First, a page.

Saturday, February 28, 2009

Ves*sels Exhibit at BMFA

The Blue Mountain Foundation for the Arts is a local gallery / arts co-operative in Collingwood (about 40 minutes north of Wareham). I had heard about the upcoming Ves*sels group exhibit via their monthly e-letter. I have not participated in anything there before, but did have two pieces on hand that were ideal for the theme.

(The following text is from my submission information)

Title : 'Offering Bowl' (September 2008)

Medium : forged bloomery iron

Dimensions : about 4 x 4 x 4 inches

Value : $400 - For Sale


This piece was forged from a metallic iron bloom created from raw ore at the 2005 Early Iron Symposium. The spongy bloom was intentionally loosely compacted when forming the starting billet. The purpose was to allow fractures to develop as it was flattened to an irregular sheet, especially along the edges of the form. In this way the genesis of the unique material would be revealed.
Details on an earlier blog posting

Title : 'Segmented Urn' (August 2008)

Medium : forged and fabricated antique wrought iron, copper plate

Dimensions : about 6 x 6 x 18 inches high (weight about 40 lbs)

Value : $1200 - For Sale


The body of the urn is composed of a number of individually hand forged strips of antique wrought iron (recycled from a bridge built in Ohio about 1860). I saw samples of the basic technique used here at a workshop / demonstration by the Japanese blacksmith Takayoshi Komine. (Taka uses the method to make subtle oil lamps employed in the Tea Ceremony.) The individual elements are forged to shape, then welded along one edge to create the sealed container.
Actual historic wrought iron has been chosen for the construction because of its excellent forging characteristics and special durability. The metal itself is already some 150 years old — and should easily endure for centuries more. Intended as a funeral urn, it provides a fitting resting place for the memories of one past beyond us.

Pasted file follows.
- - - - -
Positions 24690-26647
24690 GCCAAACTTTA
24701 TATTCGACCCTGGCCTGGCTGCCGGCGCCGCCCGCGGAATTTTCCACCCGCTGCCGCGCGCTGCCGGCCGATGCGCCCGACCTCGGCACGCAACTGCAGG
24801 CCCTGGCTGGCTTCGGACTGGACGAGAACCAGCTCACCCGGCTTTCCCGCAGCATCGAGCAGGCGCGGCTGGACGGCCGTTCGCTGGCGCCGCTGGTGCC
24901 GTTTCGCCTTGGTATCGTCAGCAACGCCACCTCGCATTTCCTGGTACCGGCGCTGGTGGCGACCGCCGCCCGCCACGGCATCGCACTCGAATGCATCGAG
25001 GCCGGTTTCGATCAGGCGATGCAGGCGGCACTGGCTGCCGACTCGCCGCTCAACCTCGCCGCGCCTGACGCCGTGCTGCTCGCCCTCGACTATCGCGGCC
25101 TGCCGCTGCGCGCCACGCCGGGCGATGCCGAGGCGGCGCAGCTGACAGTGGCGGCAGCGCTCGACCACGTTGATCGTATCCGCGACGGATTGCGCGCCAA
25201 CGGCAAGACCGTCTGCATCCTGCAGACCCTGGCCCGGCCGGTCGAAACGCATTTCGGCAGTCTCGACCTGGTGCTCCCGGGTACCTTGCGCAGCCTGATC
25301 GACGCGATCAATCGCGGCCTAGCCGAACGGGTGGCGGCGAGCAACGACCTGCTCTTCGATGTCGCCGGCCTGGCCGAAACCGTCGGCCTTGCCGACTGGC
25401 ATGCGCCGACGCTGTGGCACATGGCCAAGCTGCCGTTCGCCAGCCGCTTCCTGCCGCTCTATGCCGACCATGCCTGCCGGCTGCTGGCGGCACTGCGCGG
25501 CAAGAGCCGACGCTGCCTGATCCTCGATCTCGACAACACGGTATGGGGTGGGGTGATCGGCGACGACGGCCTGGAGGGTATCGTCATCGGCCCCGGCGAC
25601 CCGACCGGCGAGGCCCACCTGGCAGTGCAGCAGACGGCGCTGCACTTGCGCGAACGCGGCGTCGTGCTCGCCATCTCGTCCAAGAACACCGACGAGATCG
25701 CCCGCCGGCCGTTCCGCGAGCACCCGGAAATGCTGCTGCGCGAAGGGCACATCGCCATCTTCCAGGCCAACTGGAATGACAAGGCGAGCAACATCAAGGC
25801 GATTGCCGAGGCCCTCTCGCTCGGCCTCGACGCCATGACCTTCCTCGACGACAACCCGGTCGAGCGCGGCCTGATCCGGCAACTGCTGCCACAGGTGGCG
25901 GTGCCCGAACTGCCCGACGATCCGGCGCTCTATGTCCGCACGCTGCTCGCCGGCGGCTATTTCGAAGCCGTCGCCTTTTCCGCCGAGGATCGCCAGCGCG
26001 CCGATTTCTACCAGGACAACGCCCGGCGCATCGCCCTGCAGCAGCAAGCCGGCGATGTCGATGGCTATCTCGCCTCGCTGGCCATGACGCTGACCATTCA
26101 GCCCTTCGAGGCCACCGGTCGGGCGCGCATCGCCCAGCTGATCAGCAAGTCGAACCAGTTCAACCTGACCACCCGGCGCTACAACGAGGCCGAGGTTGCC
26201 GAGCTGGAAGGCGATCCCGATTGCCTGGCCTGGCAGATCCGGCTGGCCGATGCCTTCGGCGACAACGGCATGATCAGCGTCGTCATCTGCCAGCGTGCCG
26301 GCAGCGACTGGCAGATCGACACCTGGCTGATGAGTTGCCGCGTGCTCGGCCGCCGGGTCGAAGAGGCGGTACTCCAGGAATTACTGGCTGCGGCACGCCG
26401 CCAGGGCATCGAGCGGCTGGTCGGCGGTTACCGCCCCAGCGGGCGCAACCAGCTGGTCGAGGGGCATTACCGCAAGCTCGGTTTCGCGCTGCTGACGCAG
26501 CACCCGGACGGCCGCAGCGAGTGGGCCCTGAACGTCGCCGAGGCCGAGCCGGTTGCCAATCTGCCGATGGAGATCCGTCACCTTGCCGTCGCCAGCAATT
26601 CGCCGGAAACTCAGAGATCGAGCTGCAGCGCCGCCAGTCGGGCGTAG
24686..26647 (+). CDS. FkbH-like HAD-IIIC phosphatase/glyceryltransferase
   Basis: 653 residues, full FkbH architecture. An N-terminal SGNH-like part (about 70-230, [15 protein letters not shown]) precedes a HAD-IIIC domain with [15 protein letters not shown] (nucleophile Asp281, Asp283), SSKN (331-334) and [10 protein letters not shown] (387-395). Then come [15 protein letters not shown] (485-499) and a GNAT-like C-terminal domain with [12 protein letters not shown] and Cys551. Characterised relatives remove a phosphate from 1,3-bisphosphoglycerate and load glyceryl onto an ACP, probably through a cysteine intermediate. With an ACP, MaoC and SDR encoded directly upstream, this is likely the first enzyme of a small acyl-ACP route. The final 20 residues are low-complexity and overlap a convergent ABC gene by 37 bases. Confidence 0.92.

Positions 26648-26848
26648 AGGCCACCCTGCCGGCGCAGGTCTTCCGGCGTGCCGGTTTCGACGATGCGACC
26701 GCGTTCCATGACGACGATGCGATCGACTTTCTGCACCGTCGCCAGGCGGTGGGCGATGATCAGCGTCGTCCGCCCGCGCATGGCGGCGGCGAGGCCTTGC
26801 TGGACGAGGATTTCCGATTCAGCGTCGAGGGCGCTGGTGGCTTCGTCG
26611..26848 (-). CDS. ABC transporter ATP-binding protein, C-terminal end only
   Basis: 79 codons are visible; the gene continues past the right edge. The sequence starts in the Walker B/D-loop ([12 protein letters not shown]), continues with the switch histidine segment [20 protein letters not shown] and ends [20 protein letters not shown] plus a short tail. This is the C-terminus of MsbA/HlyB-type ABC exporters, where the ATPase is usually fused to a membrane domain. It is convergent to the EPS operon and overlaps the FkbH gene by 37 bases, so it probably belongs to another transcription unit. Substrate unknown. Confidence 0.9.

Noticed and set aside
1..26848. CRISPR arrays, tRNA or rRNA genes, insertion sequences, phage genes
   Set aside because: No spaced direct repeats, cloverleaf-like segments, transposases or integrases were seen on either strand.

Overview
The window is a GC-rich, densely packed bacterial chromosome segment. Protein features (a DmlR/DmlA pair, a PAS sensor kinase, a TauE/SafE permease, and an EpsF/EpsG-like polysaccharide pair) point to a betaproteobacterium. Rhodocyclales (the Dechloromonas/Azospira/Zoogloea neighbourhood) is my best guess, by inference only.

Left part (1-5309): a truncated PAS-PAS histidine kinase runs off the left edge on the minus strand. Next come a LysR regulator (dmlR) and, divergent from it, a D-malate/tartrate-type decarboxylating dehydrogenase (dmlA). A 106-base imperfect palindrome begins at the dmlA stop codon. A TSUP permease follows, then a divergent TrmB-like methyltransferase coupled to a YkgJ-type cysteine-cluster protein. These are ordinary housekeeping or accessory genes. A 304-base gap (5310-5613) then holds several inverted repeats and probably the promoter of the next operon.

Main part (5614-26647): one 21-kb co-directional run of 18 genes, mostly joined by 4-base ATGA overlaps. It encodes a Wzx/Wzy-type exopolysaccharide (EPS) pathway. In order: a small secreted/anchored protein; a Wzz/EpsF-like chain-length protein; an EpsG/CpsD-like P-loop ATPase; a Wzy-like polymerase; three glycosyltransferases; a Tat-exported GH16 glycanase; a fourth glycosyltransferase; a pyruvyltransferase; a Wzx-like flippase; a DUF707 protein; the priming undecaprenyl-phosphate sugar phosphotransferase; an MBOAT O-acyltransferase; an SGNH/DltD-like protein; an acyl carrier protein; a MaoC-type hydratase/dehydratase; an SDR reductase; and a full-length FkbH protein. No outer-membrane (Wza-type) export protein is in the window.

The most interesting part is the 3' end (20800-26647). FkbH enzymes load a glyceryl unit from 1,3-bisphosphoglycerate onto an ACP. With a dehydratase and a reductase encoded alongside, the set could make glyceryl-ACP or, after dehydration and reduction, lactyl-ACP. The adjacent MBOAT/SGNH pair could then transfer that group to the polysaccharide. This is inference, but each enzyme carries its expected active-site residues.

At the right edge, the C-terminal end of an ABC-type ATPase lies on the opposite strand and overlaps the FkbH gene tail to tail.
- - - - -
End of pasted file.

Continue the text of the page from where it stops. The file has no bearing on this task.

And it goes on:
Details at an earlier Blog post

About the Artist:

Darrell Markewitz is one of the few true Artisan Blacksmiths working in Ontario, with experience at the forge stretching back 30 years. Starting while a student at Ontario College of Art, it was his interest in living history (especially the Viking Age) which lead him to the forge. Echoes of Norse, Celtic and Art Nouveau lines have been blended into his distinctive 'Rivendale' style. His interest in history lead to work on a number of major museum exhibits, most significantly the creation of the 'Norse Encampment' interpretive program for Parks Canada at L'Anse aux Meadows NHSC. Along with his 'historic reproductions in metals', he undertakes commissions for original art metalworks. A recent passion has been his ongoing experimental archaeology work in re-discovering lost Viking Age iron smelting techniques. Darrell operates his Wareham Forge workshop just outside Flesherton, Ontario.
For more information, check the web site:

Image : Experimental iron smelt at Heltborg, Denmark. Photo by Michael Nissen

1 comment:

Steve Muhlberger said...

The segmented urn is glorious.


February 15 - May 15, 2012 : Supported by a Crafts Projects - Creation and Development Grant

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